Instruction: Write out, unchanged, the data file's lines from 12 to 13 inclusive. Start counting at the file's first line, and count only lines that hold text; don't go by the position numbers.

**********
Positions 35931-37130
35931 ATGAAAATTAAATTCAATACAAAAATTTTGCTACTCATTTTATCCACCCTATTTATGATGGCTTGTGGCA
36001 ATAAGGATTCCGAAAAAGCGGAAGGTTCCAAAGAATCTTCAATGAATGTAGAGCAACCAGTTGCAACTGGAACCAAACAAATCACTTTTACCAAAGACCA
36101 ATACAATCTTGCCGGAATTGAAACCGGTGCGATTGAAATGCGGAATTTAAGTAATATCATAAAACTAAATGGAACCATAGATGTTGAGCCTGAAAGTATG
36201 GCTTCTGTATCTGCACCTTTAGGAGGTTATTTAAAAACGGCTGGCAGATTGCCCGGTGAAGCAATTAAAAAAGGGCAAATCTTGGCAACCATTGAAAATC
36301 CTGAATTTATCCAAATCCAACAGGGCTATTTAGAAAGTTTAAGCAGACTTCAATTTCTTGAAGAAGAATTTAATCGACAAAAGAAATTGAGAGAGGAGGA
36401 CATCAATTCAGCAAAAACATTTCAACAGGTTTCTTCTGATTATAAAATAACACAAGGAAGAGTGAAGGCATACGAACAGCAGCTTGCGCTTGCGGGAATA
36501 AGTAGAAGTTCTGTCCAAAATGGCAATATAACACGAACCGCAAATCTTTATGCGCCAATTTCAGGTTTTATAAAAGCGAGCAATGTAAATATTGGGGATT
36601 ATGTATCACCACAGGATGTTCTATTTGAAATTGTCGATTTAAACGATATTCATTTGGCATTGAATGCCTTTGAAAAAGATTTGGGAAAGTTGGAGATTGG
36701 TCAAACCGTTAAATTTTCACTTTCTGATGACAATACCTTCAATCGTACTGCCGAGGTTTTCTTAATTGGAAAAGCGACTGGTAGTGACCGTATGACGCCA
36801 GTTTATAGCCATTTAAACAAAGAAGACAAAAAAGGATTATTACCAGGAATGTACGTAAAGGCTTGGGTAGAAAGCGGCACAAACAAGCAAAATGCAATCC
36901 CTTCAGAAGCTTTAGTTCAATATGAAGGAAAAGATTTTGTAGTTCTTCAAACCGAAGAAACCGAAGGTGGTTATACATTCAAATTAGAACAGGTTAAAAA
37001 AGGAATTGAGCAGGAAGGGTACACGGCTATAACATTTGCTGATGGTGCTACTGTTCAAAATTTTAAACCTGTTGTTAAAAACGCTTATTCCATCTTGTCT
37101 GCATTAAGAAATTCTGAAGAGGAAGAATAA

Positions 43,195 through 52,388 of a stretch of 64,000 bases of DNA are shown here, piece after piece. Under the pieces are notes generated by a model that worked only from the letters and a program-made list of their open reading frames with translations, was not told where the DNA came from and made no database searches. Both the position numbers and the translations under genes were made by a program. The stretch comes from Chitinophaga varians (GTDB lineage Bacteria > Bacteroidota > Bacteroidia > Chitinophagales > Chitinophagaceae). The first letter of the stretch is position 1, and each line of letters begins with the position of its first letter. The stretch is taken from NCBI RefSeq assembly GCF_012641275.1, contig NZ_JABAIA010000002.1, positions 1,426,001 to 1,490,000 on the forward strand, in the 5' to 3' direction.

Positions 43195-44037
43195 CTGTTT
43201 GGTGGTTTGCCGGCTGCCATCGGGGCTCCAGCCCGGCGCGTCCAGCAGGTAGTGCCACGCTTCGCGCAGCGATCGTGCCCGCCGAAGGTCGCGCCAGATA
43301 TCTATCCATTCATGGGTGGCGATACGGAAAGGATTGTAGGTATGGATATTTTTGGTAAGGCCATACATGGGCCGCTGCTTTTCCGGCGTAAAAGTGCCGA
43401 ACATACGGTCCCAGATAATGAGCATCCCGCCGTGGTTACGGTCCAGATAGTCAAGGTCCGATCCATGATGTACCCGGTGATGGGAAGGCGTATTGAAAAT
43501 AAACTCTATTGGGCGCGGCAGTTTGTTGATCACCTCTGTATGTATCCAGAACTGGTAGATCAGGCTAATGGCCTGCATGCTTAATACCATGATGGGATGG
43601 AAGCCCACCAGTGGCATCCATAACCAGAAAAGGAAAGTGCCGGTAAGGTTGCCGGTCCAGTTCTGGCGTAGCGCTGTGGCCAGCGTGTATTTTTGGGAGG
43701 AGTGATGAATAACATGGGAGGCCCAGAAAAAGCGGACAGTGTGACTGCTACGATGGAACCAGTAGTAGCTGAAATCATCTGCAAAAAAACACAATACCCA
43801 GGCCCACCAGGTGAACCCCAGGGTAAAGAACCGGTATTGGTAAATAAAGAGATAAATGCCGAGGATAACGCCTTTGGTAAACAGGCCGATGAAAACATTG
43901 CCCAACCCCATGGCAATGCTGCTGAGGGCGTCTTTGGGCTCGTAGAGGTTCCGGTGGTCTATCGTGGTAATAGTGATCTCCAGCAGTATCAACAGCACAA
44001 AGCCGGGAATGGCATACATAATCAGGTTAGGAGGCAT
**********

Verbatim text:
36901 CTTCAGAAGCTTTAGTTCAATATGAAGGAAAAGATTTTGTAGTTCTTCAAACCGAAGAAACCGAAGGTGGTTATACATTCAAATTAGAACAGGTTAAAAA
37001 AGGAATTGAGCAGGAAGGGTACACGGCTATAACATTTGCTGATGGTGCTACTGTTCAAAATTTTAAACCTGTTGTTAAAAACGCTTATTCCATCTTGTCT